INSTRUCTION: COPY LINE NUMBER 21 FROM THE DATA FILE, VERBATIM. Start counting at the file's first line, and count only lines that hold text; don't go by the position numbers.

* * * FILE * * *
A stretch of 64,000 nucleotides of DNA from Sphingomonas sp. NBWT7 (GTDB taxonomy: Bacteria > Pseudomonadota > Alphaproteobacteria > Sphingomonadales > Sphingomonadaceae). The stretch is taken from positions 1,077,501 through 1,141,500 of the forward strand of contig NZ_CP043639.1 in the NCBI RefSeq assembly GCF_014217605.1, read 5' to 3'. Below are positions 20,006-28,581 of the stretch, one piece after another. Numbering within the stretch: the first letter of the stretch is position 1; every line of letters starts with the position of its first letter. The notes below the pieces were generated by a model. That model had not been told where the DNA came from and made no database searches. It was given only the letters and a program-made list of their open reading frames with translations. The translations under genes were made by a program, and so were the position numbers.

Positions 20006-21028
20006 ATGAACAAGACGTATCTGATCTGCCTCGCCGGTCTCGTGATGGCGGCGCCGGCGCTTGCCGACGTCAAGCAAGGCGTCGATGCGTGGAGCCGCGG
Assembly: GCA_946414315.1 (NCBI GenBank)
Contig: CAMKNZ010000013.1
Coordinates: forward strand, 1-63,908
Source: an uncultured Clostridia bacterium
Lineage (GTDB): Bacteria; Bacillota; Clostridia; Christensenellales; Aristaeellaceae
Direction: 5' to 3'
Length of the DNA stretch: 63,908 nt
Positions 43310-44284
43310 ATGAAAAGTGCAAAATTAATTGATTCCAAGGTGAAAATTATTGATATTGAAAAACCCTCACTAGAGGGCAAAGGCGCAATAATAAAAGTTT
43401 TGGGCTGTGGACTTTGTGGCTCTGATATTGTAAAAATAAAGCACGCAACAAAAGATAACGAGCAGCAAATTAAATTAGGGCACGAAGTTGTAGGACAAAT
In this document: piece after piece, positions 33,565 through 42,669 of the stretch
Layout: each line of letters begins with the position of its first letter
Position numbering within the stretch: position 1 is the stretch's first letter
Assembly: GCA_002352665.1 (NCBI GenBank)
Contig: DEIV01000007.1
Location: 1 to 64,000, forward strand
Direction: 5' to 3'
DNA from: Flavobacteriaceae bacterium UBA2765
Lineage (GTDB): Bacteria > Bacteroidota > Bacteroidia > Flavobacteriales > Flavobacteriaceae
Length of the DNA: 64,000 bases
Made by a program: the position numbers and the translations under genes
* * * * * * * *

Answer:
DNA from: Flavobacteriaceae bacterium UBA2765